Thoughts on “Mitt”02.01.14
Now available on Netflix is "Mitt" -- a remarkable documentary spanning 6 years -- from when Mitt Romney first started thinking about a potential presidential run to his eventual defeat in the 2012 election. Perhaps by now, I should no longer be surprised at the level of access some documentarians are able to get -- but it is remarkable that the campaign gave him seemingly unfettered access to so many personal moments during Romney's two campaigns.
--I remember seeing a perhaps 2006 / 2007 "60 Minutes" segment on Romney that they did -- sort of a sneak peak at a potential Presidential contender. My brother's father-in-law had mentioned it and what a juggernaut Romney could be. I watched it myself and totally agreed. He was smart, articulate, thoughtful -- and possessed a very strong family life and set of accomplishments. He was seemingly part of a new breed of Republicans -- fiscally conservative yet socially liberal with a strong track record in Massachusetts (including a ground breaking health care law that would become the basis of the Affordable Healthcare Act). At the time, I personally thought that his being a Mormon would be an almost insurmountable disadvantage (I don't think it's too much a stretch to say that evangelical Christians think very little of Mormonism -- with some deriding it as a cult) but that proved not to be the case. Frankly, I saw this man / candidate as one possessing very few obvious flaws and I thought the early portion of the documentary showed that well.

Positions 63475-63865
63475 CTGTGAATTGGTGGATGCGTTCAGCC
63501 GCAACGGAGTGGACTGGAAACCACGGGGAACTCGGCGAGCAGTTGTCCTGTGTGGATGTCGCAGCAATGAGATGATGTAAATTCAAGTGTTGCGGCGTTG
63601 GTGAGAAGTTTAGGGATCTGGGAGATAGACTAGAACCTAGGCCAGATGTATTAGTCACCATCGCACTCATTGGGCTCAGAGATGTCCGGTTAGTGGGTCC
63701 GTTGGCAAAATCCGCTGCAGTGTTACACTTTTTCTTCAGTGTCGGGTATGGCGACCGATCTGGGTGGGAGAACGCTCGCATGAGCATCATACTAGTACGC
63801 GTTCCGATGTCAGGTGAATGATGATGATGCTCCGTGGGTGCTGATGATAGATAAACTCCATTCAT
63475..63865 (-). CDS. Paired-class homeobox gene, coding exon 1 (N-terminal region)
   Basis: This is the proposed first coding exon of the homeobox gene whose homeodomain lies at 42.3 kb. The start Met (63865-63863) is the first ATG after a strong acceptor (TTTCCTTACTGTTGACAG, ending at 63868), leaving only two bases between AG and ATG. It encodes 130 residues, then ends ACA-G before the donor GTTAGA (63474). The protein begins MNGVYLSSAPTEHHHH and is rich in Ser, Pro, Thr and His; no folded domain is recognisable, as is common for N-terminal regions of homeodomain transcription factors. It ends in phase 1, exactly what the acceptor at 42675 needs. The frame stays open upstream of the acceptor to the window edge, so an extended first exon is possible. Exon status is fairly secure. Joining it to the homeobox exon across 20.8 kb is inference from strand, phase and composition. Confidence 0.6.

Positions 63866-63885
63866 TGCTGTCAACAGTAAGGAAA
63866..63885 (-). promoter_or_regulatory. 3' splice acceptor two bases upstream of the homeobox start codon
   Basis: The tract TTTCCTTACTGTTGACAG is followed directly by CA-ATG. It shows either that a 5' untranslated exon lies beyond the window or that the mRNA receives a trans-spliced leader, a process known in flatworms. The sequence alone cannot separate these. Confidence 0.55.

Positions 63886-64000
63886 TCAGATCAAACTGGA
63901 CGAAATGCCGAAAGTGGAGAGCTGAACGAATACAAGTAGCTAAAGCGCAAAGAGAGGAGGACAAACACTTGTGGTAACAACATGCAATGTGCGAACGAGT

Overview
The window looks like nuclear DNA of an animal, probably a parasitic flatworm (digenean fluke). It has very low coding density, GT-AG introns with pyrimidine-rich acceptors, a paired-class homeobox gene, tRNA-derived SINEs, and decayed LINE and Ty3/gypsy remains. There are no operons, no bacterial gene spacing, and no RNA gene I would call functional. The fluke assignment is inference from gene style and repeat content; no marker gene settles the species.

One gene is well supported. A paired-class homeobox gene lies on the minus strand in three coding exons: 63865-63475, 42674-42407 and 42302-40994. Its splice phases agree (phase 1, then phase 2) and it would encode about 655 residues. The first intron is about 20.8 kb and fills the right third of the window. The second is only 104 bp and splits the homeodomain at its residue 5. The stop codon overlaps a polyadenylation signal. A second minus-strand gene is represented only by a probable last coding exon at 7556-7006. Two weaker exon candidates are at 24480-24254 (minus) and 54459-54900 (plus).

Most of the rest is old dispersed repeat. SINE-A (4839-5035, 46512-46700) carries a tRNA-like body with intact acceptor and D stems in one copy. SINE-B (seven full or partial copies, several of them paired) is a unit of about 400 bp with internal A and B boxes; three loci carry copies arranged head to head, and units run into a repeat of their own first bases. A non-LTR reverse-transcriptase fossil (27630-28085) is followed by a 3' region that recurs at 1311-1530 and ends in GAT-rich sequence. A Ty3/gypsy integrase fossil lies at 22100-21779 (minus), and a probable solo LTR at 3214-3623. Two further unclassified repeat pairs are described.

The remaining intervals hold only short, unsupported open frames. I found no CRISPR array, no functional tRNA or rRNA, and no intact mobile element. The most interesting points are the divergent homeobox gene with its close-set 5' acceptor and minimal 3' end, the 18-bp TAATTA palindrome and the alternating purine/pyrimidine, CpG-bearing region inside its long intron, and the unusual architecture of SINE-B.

--I think the biggest flaw of Romney ultimately was his reputation of being a flip-flopper / willing to say anything to get elected or get support. The documentary tackles this with multiple scenes were Romney talks about this with great disgust (in a somewhat restrained manner.) What I wished -- was a deeper dive in this area. Did Romney completely disagree with the criticism? (as he seemingly suggested by saying that he's not the only candidate to ever change his mind on an issue) Because, frankly, it seems almost inconceivable to me that a man like Mitt Romney -- for all his dispassioned practicality -- that he would not see the merits in the criticism of his changing positions. I don't know if there was an unwillingness to engage in this issue head on because there was so much truth to it or if he simply was stymied in terms of understanding what to do -- but I wish the documentary delved more into his psyche and what was happening. The documentary briefly touches on Romney's 47% comment -- and Romney has never struck me as the type of person who would simply forget about people who didn't vote for him or disagreed with his positions. He may be practical but he's not vindictive or heartless. But I do believe that comment was borne out of something quite simplistic -- Romney's willingness to say whatever he needed to win the support he wanted at that moment. So in that moment, he's talking to a crowd where such a comment would be received well -- so he said it. But that's the problem -- because Romney's fiber is not built around something different -- I don't want to bring up morality as I think Romney is a moral person, but I think his views are so malleable based on what's politcally expedient at the time -- a comment like that could come out of Romney. Do I think it's disqualifying? No. But I do think that type of thinking / behavior was, ultimately, politically crippling.